Cultural events in Tallinn in August & September
Check out these wonderful, fun and inspiring events to visits while in Tallinn this August and September!
Summer’s last month is all about the Birgitta Festival. September, however, will kick-start the autumn with Tallinn Marathon and Design Night.
until September 2
Nargenfestival, founded by Tõnu Kaljuste, is the longest and most diverse summer cultural festival in Estonia.
Nargenfestival offers a culturally diverse programme as always – from folk music to the world-class classical music. Performances take place in Tallinn’s churches, on the island of Naissaar (Isle of Women or Nargen in German) and other locations scattered all over the country.
An important part of the Nargenfestival events take place in Omar’s barn, Lõuna village, on Naissaar (N59°54′ E24°53′). Naissaar is within eyeshot of Tallinn. Sometimes it is inspiring to cast a glance towards Tallinn from the sea as you’re travelling to the island.
July 17 – 29
The Estonian Maritime Museum and the History Institute of Tallinn University present never before seen rare items and the latest discoveries about the Viking Age in Estonia. The exhibition at Fat Margaret’s Tower highlights the importance of Estonia as a part of the North-European and Arabic trade route. Research shows that in those days locals were heavily involved in trading, thanks to which, today, there are many invaluable archaeological finds.
Photo by Estonian Maritime Museum
August 13 – 21
Birgitta Festival is one of the highlights of the summer’s cultural calendar. The festival combines the dark charm of the medieval St Bridget’s Convent Ruins in Tallinn with the latest in modern musical theatre in all its variety and richness.
August 12 – January 15, 2017
This exhibition put together by the Swedish History Museum introduces the culture of the Vikings between 8th to 12th century and brings many original items to Estonia. Vikings are well-known all over the world. Many of us know Vikings as brutal invaders, but few know more about their culture or society. The myth of Vikings wearing helmets with horns, for example, was created centuries later. The exhibition opens up Viking society through rare items on show.
August 25 – 28
The Corelli Music festival “Towers of Tallinn” brings together the history of Tallinn and contemporary compositions by introducing the city’s famous silhouette inside out through a wide range of music. The medieval towers of the city wall, the churches, the modern skyscrapers – the whole city will be filled with music.
This is a heart-warming tradition brought back to life. According to tradition, bonfires were to be lit at sunset on the seashore to guide faraway sailors back home. Today many seaside sights and museums carry the tradition on, along with additional concert programmes. The Seaplane Harbour, Estonian Open Air Museum and Viimsi Open Air Museum are among the regular participants.
The events, which are free of charge, take place in Tallinn from noon to midnight, and there is something for all ages.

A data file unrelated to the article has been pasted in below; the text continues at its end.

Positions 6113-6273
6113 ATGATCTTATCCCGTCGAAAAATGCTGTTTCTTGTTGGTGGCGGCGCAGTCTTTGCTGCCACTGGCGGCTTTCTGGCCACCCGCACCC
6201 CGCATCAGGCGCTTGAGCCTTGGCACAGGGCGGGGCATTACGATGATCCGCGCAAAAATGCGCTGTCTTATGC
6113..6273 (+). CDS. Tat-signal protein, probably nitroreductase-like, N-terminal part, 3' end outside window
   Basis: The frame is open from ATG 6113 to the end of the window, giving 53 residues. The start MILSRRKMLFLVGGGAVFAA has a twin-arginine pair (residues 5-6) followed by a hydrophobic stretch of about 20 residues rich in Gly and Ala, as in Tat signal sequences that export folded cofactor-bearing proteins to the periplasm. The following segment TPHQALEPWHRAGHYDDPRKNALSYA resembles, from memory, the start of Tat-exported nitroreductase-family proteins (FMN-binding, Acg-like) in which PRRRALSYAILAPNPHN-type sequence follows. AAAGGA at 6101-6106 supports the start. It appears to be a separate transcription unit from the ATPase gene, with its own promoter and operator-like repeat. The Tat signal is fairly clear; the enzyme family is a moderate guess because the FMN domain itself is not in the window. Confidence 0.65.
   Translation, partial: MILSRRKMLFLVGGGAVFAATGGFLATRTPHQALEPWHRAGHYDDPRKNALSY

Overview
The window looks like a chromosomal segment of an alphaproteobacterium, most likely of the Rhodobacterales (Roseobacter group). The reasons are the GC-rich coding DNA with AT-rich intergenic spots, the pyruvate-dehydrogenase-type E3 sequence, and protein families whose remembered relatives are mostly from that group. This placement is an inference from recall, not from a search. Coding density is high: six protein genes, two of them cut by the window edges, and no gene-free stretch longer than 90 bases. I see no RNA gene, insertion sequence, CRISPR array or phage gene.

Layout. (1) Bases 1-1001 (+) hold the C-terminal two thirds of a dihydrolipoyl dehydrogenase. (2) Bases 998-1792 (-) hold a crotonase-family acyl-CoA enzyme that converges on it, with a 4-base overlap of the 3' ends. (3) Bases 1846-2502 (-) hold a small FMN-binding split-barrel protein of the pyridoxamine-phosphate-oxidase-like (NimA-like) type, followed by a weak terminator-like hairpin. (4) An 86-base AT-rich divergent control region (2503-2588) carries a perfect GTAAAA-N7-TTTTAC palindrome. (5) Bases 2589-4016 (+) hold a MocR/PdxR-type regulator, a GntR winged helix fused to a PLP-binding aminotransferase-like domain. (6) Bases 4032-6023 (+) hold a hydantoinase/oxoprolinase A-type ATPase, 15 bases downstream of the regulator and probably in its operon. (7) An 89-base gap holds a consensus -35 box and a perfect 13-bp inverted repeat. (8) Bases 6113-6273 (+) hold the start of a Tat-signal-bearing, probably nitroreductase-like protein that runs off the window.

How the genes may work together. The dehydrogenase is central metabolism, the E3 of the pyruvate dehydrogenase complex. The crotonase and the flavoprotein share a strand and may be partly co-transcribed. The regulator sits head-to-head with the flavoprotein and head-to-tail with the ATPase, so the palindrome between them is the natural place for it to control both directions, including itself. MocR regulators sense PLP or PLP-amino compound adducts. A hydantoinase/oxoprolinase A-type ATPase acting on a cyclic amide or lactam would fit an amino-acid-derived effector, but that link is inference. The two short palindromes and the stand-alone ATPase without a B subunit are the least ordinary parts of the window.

Culture Night invites culture enthusiasts to concerts, theatre performances, museums and galleries as well as excursions and workshops on the last Saturday of August.
Until October 30
The grand exhibition will bring joy to fashion devotees, showing the clothing culture and lifestyle of the second half of the 19th century.
The display of 50 costumes and 150 accessories at the exhibition has been put together on the basis of Vassiliev’s collections by Alexandre Vassiliev himself, together with the fashion designer Marion Laev. The title of the exhibition refers to the dominant emotion of the 19th century – melancholy – which the poet Charles Baudelaire described using the term spleen. The Alexandre Vassiliev Foundation owns nearly 10,000 historical costumes from the 18th to the 20th centuries, and new items are constantly added to the collection.
September 9 – 11
As with other international city marathons, the route of the Tallinn Marathon will pass through the most famous part of the city, the Old Town, then the modern city centre, taking the runners to many famous sights. The SEB Tallinn Marathon is the largest sports event in the Baltic region. The event includes a marathon, half marathon and 10 km race. Walkers and Nordic walkers are also welcome to stroll the route. Opening ceremony and children’s as well as youth races (4 km) will take place on the Saturday before the main event, along with the 10km race.
September 15 – 18
Tallinn Design Festival introduces the ideas behind future design and meditates upon the changes and trends which cause shifts in the field of design.
Through seminars, workshops, exhibitions, fashion shows, film programmes, talks and other festival events, Design Night will try to present new knowledge and experience in this field of art.
The aim of this annual festival in Kadriorg Park is to celebrate the end of summer and beginning of autumn. Thousands of candles are lit all over the park and light installations installed. Traditionally, the festival goes hand-in-hand with a programme of concerts by local artists and a light show to end the evening.
September 16 – 30
The Autumn Jazz festival celebrates the changing colours outside with heart-warming jazz rhythms in various concert venues in Tallinn.
A Traditional autumn fair at the Estonian Open Air Museum on a day celebrating rye bread. The process of making rye bread is demonstrated, starting from threshing and grain grinding until tasting the finished fresh product.
Other exciting local dishes and elements of traditional food culture are also introduced. Delicious Estonian food and authentic handicrafts can be purchased from the autumn fair.